A pool also makes an ideal location for underwater lighting. Lighting in pools goes a long way toward creating a safe evening swimming environment, while having the advantage of adding just the right touch of ambiance for an after-hours dive.
You can have some fun with pool lighting, too. Color changing lights, for example, can be enjoyed whether you’re floating on a raft or enjoying a late-night s’more from the patio fire pit.
Where downlighting can help to create diffuse and natural effects like that of moonlight, uplighting can have the opposite effect, creating an impressive focal point.
Landscape lighting mounted at ground level and pointing up, toward the facade of your house for example, can have a bold and dramatic result. Uplighting creates the effect commonly known as “wall washing”, which is literally like washing your house in light.
Wall washing serves a practical safety function in addition to turning your nighttime home into a stunning vision. The key to successful washing is the placement of the bulbs. Pointed incorrectly, they may look great from the outside but create an unpleasant glare from inside.
Uplighting can also be used to highlight a favorite old tree, a prized plant, a unique architectural feature or an exquisite piece of landscape art.
You can even mix uplighting with downlighting for a more balanced appeal. If overhangs or soffits block light, it can mar the effect of uplighting and create harsh lines. That’s easily solved with strategic downlighting to outline specific areas and create a better sense of height, depth and space.Let's explore the potential of lighting your home and yard. Ask for a free consultation and estimate.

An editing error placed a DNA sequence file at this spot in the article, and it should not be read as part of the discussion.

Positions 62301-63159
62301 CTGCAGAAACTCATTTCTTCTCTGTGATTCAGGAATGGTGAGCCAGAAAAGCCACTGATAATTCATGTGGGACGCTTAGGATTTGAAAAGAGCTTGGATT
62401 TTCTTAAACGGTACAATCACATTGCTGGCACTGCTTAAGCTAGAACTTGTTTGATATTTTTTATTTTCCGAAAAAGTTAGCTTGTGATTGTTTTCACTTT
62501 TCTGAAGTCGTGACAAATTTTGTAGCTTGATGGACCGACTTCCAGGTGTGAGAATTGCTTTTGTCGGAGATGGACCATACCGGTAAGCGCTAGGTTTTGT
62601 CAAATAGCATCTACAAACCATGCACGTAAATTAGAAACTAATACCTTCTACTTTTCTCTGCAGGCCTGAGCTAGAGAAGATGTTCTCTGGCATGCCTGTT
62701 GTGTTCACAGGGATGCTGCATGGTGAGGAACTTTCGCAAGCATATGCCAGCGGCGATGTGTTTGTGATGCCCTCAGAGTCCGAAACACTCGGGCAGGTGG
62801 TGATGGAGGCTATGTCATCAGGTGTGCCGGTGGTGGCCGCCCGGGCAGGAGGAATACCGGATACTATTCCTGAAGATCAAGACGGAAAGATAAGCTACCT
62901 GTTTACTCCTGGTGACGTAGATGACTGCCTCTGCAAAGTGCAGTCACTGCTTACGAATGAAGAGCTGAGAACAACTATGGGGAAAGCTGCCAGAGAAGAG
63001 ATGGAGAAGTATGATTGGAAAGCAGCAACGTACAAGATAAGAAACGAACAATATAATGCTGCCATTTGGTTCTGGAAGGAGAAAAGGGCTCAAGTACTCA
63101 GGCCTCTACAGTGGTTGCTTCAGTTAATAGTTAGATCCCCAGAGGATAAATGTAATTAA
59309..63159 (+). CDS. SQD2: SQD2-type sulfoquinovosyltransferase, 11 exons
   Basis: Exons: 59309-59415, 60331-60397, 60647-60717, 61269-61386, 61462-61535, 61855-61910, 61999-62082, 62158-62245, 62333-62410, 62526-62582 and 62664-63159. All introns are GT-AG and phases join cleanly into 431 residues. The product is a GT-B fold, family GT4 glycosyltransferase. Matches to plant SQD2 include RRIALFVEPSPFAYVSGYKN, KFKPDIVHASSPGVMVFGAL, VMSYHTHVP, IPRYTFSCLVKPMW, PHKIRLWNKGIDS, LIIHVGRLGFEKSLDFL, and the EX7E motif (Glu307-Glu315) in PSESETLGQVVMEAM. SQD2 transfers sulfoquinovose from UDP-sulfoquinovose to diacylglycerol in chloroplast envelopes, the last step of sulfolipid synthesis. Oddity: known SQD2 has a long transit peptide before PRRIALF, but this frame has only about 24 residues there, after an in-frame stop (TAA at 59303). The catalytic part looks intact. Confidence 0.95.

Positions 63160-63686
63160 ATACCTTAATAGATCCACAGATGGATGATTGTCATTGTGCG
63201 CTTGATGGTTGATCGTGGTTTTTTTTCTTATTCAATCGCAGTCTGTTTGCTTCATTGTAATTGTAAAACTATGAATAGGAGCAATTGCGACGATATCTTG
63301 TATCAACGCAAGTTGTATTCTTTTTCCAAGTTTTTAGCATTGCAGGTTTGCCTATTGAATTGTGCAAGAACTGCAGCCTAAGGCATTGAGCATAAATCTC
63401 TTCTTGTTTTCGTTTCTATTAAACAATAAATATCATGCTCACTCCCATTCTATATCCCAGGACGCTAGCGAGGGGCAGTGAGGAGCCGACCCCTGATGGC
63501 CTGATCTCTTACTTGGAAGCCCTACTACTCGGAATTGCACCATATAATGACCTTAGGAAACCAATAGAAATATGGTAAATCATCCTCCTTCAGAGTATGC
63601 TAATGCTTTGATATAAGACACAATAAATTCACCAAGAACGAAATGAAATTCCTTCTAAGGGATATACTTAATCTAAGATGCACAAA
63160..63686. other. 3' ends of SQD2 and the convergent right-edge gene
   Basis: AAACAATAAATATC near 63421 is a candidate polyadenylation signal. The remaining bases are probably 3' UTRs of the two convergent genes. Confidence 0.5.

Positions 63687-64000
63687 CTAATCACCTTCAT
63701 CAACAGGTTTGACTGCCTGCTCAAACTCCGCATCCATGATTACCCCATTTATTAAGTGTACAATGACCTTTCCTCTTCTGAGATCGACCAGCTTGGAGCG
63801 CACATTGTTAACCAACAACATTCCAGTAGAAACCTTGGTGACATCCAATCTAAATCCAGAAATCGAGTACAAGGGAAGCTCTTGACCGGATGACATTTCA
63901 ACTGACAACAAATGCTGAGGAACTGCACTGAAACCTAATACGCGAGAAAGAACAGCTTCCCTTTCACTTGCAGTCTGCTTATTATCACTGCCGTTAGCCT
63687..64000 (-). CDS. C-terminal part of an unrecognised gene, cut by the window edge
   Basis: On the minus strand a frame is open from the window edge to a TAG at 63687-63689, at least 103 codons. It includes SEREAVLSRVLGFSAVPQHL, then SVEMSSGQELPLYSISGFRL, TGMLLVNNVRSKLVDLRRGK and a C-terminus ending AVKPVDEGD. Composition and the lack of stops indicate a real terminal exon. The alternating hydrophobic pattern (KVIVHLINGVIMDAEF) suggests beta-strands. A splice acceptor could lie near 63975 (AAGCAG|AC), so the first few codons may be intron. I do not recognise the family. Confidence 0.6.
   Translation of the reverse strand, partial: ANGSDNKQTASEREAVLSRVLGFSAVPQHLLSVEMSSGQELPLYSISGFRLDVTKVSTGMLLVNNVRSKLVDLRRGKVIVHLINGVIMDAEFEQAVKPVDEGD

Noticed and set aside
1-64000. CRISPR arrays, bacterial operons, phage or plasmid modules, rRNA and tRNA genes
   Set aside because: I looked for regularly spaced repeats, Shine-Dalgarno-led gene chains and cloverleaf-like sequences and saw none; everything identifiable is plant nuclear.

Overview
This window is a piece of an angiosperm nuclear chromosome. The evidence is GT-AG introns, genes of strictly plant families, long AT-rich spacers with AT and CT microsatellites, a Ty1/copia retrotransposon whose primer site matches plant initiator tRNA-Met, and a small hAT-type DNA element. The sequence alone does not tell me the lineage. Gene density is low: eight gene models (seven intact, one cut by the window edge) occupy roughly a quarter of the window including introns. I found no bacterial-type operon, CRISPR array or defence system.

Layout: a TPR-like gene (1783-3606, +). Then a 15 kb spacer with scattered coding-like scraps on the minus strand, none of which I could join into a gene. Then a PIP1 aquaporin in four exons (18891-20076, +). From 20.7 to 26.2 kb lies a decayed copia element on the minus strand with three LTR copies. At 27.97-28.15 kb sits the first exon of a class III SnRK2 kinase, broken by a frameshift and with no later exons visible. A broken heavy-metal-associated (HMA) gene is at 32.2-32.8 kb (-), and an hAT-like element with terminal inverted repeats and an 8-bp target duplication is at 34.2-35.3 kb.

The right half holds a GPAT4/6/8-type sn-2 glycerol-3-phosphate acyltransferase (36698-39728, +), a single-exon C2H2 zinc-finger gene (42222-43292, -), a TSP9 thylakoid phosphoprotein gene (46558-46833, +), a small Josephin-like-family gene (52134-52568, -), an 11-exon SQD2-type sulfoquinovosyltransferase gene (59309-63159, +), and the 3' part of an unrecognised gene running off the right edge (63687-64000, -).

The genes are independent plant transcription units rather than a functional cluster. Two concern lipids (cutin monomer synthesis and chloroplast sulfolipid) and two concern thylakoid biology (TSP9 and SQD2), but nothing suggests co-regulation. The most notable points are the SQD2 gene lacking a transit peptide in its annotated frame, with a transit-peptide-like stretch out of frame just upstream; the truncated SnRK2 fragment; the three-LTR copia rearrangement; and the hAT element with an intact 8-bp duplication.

Sometimes the beauty of lighting is in the shadows. If you have an interesting architectural feature, like a cobbled stone wall, spotlights placed near the foundation can catch the edges of the stonework and create intricate and magical shadows.
Strategic placement of lighting near a plant with usual foliage can cast stunning shadows on a wall or fence behind it. This technique is also known as shadowing, and typically involves placing a light low and angling it up to create a larger-than-life effect.
Shadowing is particularly effective when used with plants that move with the breeze, like tall grasses. The movement can cast some truly mesmerizing shadows for a uniquely beautiful curb appeal. Or use the technique in your back yard for a relaxing evening with a glass of wine on your moonlit patio!
While it’s not a specific technique, it is a good idea! Great lighting sometimes meets the seemingly mundane – like how and when will the lights turn on and off, and what happens when you’re not home?
Lighting automation can be as simple as installing timers to dictate when lights turn on and off, or as sophisticated as installing sensors that trigger specific lights when the teenagers arrive home at night, and even smart systems that you can control from your computer or smart phone.
The important point is that you don’t have to think about it. A well-designed lighting system will take out the guesswork and ensure that your home is at its most beautiful – and safest – at all times.
If you’re considering installing or upgrading landscape lighting, let us know and we’ll visit your home for a free estimate. We can design, install and maintain lighting no matter how small or large the space.